Adventures in Australia – The Sydney Harbour Scene

Before moving to this part of the world, I knew very little about Sydney, Australia. My knowledge was limited to the TV coverage of fireworks from the famous Sydney Harbour Bridge on New Year’s Eve – one of the first places the clock strikes midnight. And my parents had visited there, in their semi-retirement years. My only other experience was a one-night stay in early 2013, for the purpose of catching a connecting flight to Dallas the next day. During that short stay my husband and I had a memorable visit to The Wine Odyssey on Argyle St. in the historic Rocks section. We had so much fun choosing some Australian wines to ship to the U.S. for our daughter’s wedding. Australian personality even shows in their wine labels. The funniest one was Ladies Who Shoot Their Lunch, a Fowles Wine Chardonnay that just kind of fit with the old world English feel of The Rocks and the light-hearted sassiness of the Australian people. Something about the ability of women to shoot their lunch also reminded me of Texas.

Ladies Who Shoot Their Lunch!

Ladies Who Shoot Their Lunch!

In my naiveté, I always equated Australia with photos I’d seen of the dusty outback. Sydney’s Rocks section consists of narrow, stone laneways, brick and mortar buildings and wood beamed warehouses, built into the rock face overlooking the harbour. It’s not at all what I expected. Not surprising though, considering Sydney is the site of the first European settlement in Australia, the storied penal colony from Britain established in 1788. I found it interesting that the oldest building in Sydney is St. James Church, built entirely by convict labour from 1819 to 1824. It’s use for worship has been continuous since it’s completion.

I fell in love with Sydney and it’s people on that first visit. They are friendly, funny, and addicted to the outdoors. I think all the vitamin D makes them extra happy. So, I jumped at the chance to meet our youngest there for her spring break from university this year.

I booked us with points at the Sydney Harbour Marriott, Circular Quay. The Circular Quay is where all the action is for Sydney Harbour. (Quay is another word for wharf and it’s pronounced key, not qway. If you say it wrong you risk getting that “oh brother, she’s a tourist” look. You will get corrected and you might get teased.)

We couldn’t have been in a better location. A lot of fun was right within walking distance of our hotel. So after a monstrous Chicken Caesar Salad and an equally large pot of Earl Grey tea, my daughter was sufficiently recovered enough from her “Pacific Express” jet lag to go out and explore.

Didgeridoo busker on Circular Quay

Didgeridoo busker on Circular Quay. H. Ralston for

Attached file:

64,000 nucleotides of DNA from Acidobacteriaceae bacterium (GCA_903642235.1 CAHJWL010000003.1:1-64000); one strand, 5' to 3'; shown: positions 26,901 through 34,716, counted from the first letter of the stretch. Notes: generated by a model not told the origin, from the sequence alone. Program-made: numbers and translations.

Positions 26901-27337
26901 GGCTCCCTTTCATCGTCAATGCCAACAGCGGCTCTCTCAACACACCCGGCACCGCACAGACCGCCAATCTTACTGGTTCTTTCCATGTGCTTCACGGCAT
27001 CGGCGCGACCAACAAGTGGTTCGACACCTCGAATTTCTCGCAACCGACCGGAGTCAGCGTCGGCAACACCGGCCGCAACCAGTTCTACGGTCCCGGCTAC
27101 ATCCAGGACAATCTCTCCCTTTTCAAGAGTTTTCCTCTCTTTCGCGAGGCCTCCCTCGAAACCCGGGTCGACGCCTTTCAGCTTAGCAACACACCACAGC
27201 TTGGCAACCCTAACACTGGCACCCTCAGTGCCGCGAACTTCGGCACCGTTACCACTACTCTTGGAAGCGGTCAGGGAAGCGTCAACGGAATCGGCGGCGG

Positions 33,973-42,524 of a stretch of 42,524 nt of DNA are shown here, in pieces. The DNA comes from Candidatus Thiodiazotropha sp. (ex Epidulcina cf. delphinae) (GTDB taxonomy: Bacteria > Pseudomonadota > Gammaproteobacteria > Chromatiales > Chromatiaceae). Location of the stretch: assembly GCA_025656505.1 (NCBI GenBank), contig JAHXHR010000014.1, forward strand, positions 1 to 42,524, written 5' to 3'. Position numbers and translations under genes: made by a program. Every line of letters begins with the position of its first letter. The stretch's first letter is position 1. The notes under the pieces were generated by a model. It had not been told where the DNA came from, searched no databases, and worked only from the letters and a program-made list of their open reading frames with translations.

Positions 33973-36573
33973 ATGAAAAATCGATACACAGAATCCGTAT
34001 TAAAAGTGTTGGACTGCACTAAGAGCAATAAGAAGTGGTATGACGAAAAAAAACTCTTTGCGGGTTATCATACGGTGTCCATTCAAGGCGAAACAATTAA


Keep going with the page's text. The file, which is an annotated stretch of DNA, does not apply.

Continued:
Circular Quay is a hub of lively activity. I think it is one of the busiest places I’ve ever seen. Shops and cafes line the promenade opposite the wharves. Ferries continually come and go, carrying commuters and tourists to their destinations. The sound of the Aboriginal didgeridoo’s, played by local buskers (street performers) attired in aboriginal dress and paint, resonates all along the promenade. It’s ethereal beat is a reminder that this place was once populated only by Australia’s indigenous peoples.

The iconic Sydney Opera House…shells reaching over the harbor

The iconic Sydney Opera House…shells reaching over the harbor. S. Ralston for


Cruise ships and ferries in the busy quay

Cruise ships and ferries in the busy quay. H. Ralston for

The iconic Sydney Opera House sits at the far eastern end; it’s shell form reaching out towards the water. The beautiful Royal Botanic Gardens sit on the hill behind the opera house, ideally situated for a panoramic view. The Museum of Contemporary Art is located on the western end of the quay; just near the Overseas Passenger Terminal that supports the many cruise liners that come in and out every day. And there’s the bridge, always in sight, soaring over the harbour a short distance away.

Coffee and seahorse chocolates…people watching on the promenade.

Coffee and seahorse chocolates…people watching on the promenade. S. Ralston for

Sydney Harbour and Circular Quay kept us thoroughly entertained during our stay. We spent many hours having coffee by the waterside, planning our days, watching ferries… and people, taking photos and just enjoying the incredible clear blue sky. It was our staging area for more adventurous pursuits in the days to come. And of course, our trip wouldn’t have been complete without a return visit to The Wine Odyssey, this time just for dinner.

My mother was in my thoughts as I wrote this…wishing she were still here so we could share our memories of Sydney together. Love you Mom.



Dinner at The Wine Odyssey - The Rocks

Dinner at The Wine Odyssey on The Rocks. S. Ralston for

Next…Manly Beach, and a peek at one of the locations for Baz Luhrmann’s The Great Gatsby!

About texpatfaith

I'm a returned Christian expat living in Texas after several years residing in the Middle East and the South Pacific. I have the great privilege of writing about my experiences through the eyes of my faith, and to know and love my brothers and sisters serving in Christ's name all over the world. I have a special heart for the missionary community whom I now serve through the Missionary Care Team at my church. I am a writer, researcher, teacher, and archaeology enthusiast who also loves peering into the heavens any chance I get - but most importantly I am a wife, mother and grandmother who loves the Lord. "The fact that I am a woman does not make me a different kind of Christian, but the fact that I am a Christian makes me a different kind of woman." Elisabeth Elliott Shirley Ralston (MA Christian Education, Dallas Theological Seminary)
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